Home prices defy expectations as strong housing demand prevails corelogic ray white
Capital cities post YoY home and unit price growth, with Perth and Adelaide taking the lead. Image: Canva.
  • All capital cities saw YoY property price growth, led by Perth and Adelaide.
  • Increased stock, rising rates impact prices temporarily, but rebound persists.
  • Sydney's home prices rise, demand remains strong despite interest rates.

Property prices across Australia’s capital cities are now recording year-on-year (YoY) growth, according to the latest house price report by Ray White chief economist, Nerida Conisbee.

Perth and Adelaide home prices are the best in class, with both cities having recorded yearly growth above 6%. Meanwhile, growth in Melbourne and Hobart has largely been stagnant, at 3.4% and 2.8% respectively.

Capital city price growth (houses)

Capital city price growth
Source: Neoval, Ray White.

More stock on the market not slowing down price growth

The past month has witnessed a rise in properties for sale. There are several reasons behind this pattern. The rising interest rates and negative sentiment toward landlords have caused investors to sell their properties and leave the market.

This may be interpreted as a positive trend, as more people selling their houses will lead to more much-need stock being available in the overheated market.

Prices fell marginally in July, partially due to the unforeseen interest rate increase in June, and an increase in stock on the market. However, this trend has all but since reversed, with the markets that experienced the largest price falls last year also having seen the greatest increases last month.

Prices to rise further

Sydney’s home prices had the highest growth in August, with a 0.9% rise. In addition, all capital cities were recording YoY unit price growth.

Capital city price growth (units)

Capital city price growth units
Source: Neoval, Ray White.

UPDATE: The value of Australian homes has reached $10 trillion again, having hit the mark, previously, in June 2022. The number of homes rising to 11 million, and a rising median, now $732,886, were primary drivers.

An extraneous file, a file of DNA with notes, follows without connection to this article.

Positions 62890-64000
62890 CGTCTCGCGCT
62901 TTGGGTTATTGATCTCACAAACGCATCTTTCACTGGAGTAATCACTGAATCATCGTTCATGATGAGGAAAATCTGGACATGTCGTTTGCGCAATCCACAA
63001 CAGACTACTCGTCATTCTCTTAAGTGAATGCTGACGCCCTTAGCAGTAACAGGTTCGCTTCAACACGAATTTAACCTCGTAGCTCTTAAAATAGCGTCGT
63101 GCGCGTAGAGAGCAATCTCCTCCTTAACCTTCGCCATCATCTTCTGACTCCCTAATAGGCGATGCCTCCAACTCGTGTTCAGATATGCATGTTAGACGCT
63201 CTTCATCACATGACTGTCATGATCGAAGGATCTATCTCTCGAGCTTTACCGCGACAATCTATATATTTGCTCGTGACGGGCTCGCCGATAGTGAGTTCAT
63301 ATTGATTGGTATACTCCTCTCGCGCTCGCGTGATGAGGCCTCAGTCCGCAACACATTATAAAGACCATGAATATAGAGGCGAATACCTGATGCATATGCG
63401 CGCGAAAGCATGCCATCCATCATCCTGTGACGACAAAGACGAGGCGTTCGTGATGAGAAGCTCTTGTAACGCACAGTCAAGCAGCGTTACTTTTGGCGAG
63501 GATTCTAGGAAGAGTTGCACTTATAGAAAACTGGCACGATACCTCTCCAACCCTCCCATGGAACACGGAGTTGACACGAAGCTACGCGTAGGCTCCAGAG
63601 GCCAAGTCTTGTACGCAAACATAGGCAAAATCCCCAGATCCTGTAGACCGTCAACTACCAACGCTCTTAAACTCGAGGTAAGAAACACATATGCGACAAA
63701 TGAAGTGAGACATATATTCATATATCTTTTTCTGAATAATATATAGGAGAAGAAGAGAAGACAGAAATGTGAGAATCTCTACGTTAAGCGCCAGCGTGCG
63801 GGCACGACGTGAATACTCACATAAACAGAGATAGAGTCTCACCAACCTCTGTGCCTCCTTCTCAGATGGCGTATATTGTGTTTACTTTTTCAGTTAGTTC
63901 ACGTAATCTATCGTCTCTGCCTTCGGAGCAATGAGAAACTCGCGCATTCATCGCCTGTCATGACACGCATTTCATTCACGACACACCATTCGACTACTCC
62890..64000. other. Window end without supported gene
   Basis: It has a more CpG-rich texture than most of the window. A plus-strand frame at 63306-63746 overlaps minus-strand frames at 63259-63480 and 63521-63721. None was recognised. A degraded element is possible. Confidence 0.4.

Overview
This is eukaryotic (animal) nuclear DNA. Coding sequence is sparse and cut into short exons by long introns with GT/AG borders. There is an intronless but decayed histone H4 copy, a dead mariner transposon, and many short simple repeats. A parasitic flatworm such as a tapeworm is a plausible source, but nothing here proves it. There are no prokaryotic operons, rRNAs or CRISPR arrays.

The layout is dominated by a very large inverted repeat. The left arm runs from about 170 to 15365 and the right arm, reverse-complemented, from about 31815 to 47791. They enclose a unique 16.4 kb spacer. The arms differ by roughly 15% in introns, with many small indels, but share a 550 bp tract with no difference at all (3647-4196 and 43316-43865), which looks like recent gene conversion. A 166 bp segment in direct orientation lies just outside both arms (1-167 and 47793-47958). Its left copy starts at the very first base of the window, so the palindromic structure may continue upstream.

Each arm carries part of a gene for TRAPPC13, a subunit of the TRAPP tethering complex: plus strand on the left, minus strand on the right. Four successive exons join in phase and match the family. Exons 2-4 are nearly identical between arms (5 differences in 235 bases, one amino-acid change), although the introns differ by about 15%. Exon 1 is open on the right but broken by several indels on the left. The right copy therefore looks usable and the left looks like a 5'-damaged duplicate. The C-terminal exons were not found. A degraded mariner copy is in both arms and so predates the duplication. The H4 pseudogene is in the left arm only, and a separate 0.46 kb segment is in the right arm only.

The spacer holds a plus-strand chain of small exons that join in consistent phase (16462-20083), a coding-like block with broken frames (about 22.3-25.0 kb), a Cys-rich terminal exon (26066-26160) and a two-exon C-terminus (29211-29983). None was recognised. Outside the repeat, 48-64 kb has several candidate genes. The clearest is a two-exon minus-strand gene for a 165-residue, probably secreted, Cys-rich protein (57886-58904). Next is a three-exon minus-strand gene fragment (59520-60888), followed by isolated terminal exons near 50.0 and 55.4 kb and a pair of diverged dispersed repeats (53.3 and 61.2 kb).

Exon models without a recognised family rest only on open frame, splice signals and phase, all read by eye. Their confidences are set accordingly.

Stock is still in short supply

Although there was an expectation that the house price growth would stagnate once more stock hit the market, the current trends indicate otherwise.

CoreLogic‘s latest Hedonic Home Value Index (HVI) report for September 2023 found that the main factor driving home price growth is the below average advertised supply.

While new listings rose in the colder months, the total advertised supply levels are still 15.5% under levels from last year across combined capitals, and 19% lower than the prior five-year average.

“We have seen vendors becoming more active through winter, which is seasonally unusual,” said CoreLogic research director, Tim Lawless.

“However most of this fresh stock is being absorbed by the market, with the count of total capital city listings rising by only 3.6% over the past two months, despite the flow of new listings jumping 12.9%.”

The capital city with the highest rise in total advertised stock over the previous two months has been the ACT, where listings rose by 10.2%. Sydney and Melbourne experienced considerable growth in the total advertised supply as well, by 9.8% and 8.3% respectively, albeit with stock levels below levels recorded a year ago.

Nonetheless, listing authority data from Ray White, which is a predictor of total listing volumes, indicates that some markets, including Queensland and Victoria, will see their listings start to fall, causing prices to spiral even more.

The unforeseen and unabated demand for housing in the current high-interest rate environment is driven by the elevated population growth and a slowdown in new home builds. Furthermore, with the interest rate nearing its peak, more confidence over where the rates will affect any future price movements.

You May Also Like

When will Australian property prices fall? One major challenge continues to prop prices up

Property prices are up by over 35% across the country since Covid, and while not the same story in each city, that’s little solace to prospective buyers pulling their hair out.

A window of opportunity could be open for savvy Australian property investors, but time is ticking

One expert has noticed investors are on the move while there’s less competition and fewer buyers in the marketplace.

Why Aussie property buyers aren’t waiting for rate cuts anymore

A surge in home loans shows buyers aren’t waiting for interest rates to drop before taking the plunge.

How population density is reshaping Australian cities

Explore the relationship between population density and housing trends.

Top Articles

PropertyGuru Asia Property Awards (Australia) returns for its 7th edition, including several brand new award ...

This year's awards include several brand new categories, with entries closing 2 August 2024.

Rentvesting in Australia: A deep dive

Rentvesting offers an alternative path into the property market for priced-out first-time buyers.

Housing crisis survival guide: How to buy your first Australian property

Three property experts give the low down on how to nab a home in this tough housing market.